I know I’m different from most people in that I hate missing a Sunday morning service. A quick Google search tells me that only 38% of Americans go to church regularly, and, since there are people who feel at least some guilt regarding church (shocking, I know!), we can safely assume that a few of those people might have exaggerated their attendance in a phone interview with a stranger.
I have been going to church regularly since I was a child. In fact, I can’t really remember a time during which I didn’t go. I can remember times that I didn’t particularly like going. Yes, I can remember those times.
The routine of going to a Sunday morning service is probably at least part of the reason I enjoy going so much. On my way there (which, right now, is a 20-minute drive), I often think about the segment of the population for whom church is not a part of their Sunday routines. I wonder what these people do with their extra time. I imagine them washing their cars and playing catch in the yard, but this is idealistic—a “grass is always greener” type of thing. If I had the extra time, I would probably just be watching The Vampire Diaries or checking Facebook more.
I certainly don’t judge people who don’t go to church. You know me: I’ll admit when I internally judge someone for something. Like if they haven’t read The Great Gatsby. Or even worse, if they didn’t like The Great Gatsby. But I get that people have complex histories with faith, that some people don’t claim faith at all, and that some people have just been to some really terrible churches. All of these reasons have valdity to them, and I would much rather have a good long discussion (with someone like you) about the “whys” of the matter than go door-to-door trying to coerce people into church attendance. (On a related but also random note, I totally remember harassing the poor Jehovah’s Witness boys who would come to our house. My brother and I would talk in old lady voices through the door. We fooled… wait, let me count… no one.)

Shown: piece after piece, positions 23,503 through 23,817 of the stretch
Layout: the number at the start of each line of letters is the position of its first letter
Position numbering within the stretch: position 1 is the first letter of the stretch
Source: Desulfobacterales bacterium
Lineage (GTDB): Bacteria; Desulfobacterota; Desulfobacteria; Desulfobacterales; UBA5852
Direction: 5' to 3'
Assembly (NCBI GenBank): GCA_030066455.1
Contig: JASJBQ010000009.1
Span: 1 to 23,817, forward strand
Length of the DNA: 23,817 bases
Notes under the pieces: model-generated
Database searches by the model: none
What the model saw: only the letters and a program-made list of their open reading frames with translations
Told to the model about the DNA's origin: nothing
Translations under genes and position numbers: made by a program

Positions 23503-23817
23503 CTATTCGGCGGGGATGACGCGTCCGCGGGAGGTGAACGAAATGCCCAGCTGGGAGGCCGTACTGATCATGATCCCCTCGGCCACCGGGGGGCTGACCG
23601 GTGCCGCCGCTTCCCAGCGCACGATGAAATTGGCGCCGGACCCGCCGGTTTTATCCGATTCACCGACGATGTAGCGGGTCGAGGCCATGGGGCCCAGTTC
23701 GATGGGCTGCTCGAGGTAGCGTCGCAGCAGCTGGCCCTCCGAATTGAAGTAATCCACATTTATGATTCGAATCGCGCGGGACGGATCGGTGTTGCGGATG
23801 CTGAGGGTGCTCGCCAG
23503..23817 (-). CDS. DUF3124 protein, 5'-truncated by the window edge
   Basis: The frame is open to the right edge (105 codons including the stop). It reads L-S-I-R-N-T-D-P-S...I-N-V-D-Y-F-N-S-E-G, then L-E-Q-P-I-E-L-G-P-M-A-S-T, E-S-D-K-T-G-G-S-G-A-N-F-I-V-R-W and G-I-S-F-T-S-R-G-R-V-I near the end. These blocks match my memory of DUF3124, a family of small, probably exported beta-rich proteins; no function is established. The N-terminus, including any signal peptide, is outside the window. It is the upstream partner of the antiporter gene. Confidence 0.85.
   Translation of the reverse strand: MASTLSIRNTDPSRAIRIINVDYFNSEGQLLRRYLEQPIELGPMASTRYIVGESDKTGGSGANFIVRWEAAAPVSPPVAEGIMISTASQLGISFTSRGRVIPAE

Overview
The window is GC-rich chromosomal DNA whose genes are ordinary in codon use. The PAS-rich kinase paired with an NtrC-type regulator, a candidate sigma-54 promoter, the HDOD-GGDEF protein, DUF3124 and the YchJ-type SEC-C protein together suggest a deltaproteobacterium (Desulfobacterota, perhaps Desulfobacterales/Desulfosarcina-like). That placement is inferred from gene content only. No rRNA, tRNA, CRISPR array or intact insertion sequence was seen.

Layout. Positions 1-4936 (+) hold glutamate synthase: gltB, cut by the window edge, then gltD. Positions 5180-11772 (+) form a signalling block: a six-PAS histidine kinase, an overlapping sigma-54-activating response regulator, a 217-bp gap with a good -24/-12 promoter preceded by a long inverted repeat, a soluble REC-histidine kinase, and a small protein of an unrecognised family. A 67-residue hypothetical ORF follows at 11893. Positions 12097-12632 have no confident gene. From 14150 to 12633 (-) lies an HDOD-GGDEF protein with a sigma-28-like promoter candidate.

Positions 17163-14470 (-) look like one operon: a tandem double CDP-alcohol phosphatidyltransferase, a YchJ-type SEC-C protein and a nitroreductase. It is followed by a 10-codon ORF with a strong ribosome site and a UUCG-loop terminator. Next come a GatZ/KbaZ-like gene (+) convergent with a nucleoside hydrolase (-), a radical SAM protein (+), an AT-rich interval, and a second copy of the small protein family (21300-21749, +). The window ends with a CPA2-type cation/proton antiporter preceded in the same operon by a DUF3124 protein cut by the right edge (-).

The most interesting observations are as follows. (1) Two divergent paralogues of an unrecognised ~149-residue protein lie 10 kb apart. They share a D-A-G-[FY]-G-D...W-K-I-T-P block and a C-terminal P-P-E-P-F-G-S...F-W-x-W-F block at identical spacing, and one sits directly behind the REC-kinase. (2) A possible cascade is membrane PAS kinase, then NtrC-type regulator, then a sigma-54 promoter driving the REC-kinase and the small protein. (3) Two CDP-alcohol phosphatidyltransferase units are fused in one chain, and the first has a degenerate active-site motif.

I do think people who don’t go are missing out, though, because when church is done right, it’s basically like hanging out with your friends. Actually, it’s way more than that. It is life-giving in that you feel a sense of unity with a particular people. Acceptance. Grace. Goodness. And what you’re all unified in doing is what the Christian community calls “worship.” This part is, perhaps, the most difficult part to put into words. The only thing I can think to say is that, in the few churches where I felt this unity most, moving on to a different place was difficult. When we made the move from California to Kansas City, for instance, saying goodbye to our little church of 25 people or so was one of the most difficult days. They had become a part of us: even the crazy lady who played the piano and sometimes chimed in with that pastor during the sermon a la Paul Schaeffer and David Letterman.
So it was good to be with our church family again this Sunday. And I don’t use the phrase “family” lightly. They bring us casseroles when we have babies, they sing awkwardly off-key, they hook us up with hand-me-down kids’ clothes, they sometimes dip their fingers into the communion juice.